Tracking time with Trello
The story always goes like this.
Once upon a time, everyone was excited. A team made with best performers from the company and a few more top guns from outside. Management fully aligned. The budget approved, with promises for more. This was the project to take us to the next level.
That was then. With a few months of unlimited budget and little management oversight, we come to now…
In a bid to get the best software out, the project had gone into a vicious circle of re-iterating the same features. There is no demo to show. Budgets are frozen. Management realigns priorities. Once the envy of everyone, this is now the team to avoid.
There are many lessons to be learned from this familiar occurrence of events. I would like to focus on one: to achieve big milestones, it is the baby steps that we need to worry about.
Agile has given teams flexibility. Using trello makes it super simple to organize projects with a list of todos.
However, to ensure alignment with business objectives, teams must make sure that dollars spent can be accounted for. Without proper tracking, it is easy to spend valuable effort on features with little business value and what’s worse, not even realize it.
In this article, which is the first of a series, I am going to show how my team at RIKSOF tracks time on trello cards. In subsequent posts, I will share important metrics we generate from this data.
Checklists as work logs
Trello does not have a built-in feature for time tracking. So, this is how we do it:
- Make a checklist named Work Log for each card.
- Every contributor puts in the time they plan to spend on the task today. They also mark as complete entries that were made yesterday and executed as planned.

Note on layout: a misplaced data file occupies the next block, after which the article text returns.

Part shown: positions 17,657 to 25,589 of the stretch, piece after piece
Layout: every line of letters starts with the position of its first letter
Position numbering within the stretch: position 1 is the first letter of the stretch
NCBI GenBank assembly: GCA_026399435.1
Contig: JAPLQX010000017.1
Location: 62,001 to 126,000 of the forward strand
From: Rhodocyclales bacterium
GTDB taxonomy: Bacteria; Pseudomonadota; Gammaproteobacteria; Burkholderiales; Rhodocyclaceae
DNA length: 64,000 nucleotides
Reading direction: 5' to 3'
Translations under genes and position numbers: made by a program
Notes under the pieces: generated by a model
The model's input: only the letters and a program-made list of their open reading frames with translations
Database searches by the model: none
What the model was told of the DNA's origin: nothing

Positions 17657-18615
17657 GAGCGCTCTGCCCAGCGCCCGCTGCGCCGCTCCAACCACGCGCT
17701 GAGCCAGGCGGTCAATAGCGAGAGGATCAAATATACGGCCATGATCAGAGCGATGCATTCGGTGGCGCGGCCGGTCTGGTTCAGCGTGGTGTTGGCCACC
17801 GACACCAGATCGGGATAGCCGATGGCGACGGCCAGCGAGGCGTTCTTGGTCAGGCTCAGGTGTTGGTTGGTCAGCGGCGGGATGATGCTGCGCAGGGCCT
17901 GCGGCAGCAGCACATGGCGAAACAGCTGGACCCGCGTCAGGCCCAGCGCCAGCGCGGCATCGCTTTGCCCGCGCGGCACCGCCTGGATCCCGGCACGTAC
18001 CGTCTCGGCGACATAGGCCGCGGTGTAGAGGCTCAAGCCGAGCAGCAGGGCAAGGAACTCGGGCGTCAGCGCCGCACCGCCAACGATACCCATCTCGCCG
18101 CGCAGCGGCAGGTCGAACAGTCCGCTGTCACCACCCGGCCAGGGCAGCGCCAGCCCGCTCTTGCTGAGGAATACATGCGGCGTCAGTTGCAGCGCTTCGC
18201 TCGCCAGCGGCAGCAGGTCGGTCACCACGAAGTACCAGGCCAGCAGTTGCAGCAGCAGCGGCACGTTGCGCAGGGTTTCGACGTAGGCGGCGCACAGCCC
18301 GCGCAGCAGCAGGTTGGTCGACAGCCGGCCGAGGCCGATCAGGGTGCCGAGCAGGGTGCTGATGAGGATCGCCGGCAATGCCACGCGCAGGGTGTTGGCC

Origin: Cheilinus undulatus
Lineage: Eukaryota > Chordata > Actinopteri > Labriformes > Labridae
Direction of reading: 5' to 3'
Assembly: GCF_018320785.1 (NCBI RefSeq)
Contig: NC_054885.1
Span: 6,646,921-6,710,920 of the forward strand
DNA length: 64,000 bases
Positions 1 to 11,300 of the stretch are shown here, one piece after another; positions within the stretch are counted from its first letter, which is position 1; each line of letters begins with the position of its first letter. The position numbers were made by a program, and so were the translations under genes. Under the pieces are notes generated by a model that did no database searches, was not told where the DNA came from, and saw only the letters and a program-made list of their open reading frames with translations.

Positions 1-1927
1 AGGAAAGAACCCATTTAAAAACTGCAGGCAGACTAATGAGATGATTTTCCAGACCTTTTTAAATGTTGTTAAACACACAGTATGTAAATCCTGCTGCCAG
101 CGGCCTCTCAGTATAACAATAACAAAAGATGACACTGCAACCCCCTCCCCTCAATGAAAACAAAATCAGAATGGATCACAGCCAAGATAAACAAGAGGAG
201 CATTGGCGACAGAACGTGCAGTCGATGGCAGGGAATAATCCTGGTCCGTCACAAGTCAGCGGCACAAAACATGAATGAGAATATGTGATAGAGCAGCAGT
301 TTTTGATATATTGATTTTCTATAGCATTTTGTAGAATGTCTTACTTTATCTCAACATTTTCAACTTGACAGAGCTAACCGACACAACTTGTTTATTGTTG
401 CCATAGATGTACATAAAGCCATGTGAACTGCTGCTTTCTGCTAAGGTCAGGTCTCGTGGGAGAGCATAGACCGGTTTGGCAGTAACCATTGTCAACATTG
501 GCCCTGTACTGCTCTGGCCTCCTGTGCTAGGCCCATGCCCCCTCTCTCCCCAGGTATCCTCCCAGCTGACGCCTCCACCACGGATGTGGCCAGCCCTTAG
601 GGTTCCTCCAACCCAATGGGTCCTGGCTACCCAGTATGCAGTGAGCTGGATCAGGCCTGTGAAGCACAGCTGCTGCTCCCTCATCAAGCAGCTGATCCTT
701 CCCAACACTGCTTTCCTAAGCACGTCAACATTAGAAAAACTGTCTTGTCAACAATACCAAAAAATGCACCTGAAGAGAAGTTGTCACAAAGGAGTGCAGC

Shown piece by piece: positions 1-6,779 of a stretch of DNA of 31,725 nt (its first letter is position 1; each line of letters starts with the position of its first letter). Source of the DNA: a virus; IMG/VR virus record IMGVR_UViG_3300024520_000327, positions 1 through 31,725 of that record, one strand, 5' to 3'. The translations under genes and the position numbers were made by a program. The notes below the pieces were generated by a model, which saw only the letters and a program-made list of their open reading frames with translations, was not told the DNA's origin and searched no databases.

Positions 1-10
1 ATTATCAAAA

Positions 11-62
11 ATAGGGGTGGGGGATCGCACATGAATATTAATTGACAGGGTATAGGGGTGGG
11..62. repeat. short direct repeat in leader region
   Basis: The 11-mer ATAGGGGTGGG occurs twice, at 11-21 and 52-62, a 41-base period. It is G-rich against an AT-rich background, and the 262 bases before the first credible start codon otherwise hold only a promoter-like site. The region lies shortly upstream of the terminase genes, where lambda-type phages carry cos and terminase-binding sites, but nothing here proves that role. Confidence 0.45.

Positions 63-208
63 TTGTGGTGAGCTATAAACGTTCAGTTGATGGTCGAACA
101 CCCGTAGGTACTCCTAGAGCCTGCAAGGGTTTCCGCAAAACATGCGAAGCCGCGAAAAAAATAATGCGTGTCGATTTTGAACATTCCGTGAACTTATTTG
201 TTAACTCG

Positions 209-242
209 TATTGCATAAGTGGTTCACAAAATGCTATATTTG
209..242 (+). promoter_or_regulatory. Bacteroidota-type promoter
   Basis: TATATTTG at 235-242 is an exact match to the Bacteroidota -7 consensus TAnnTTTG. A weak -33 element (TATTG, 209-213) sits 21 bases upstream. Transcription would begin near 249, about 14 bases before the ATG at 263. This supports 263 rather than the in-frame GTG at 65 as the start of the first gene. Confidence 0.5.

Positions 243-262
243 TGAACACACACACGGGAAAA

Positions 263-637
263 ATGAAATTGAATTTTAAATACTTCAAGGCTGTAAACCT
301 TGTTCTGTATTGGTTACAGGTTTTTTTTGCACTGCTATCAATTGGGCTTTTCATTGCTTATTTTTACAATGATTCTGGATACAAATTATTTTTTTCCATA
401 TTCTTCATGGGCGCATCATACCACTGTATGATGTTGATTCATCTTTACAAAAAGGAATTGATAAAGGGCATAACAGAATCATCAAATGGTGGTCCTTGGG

- We use a standard format so that our script can easily parse entries.
Daily Scrum for Trello
Using the planned and completed entries, planned and spent hours are calculated for each card. Every card is also automatically categorized with these states:
- Completed: commitments from the last scrum were fulfilled.
- Incomplete: developer missed targets from the last scrum.
- Slipping: when a card has consumed above average hours.
- Planned: what will be done today.
Reporting effort required from the team has been kept to a minimum. We ensure that all subsequent reporting demands are met through the work log.
You can already start to see interesting project information. For instance, on a week to week basis, we can see if a team accomplishes its planned activities. Using total hours on a card we are now also able to measure if our trello cards are rightly sized.
In my next post, I will introduce you to another trello application that gives interesting project-wide metrics with no additional effort.
About the Author
Khurram Ali is a Co-Founder and CEO of RIKSOF, a mobile and web application development company. Khurram has been in the industry for 15 years with a track record of building highly successful global software teams. You can find him on twitter @mkhurramali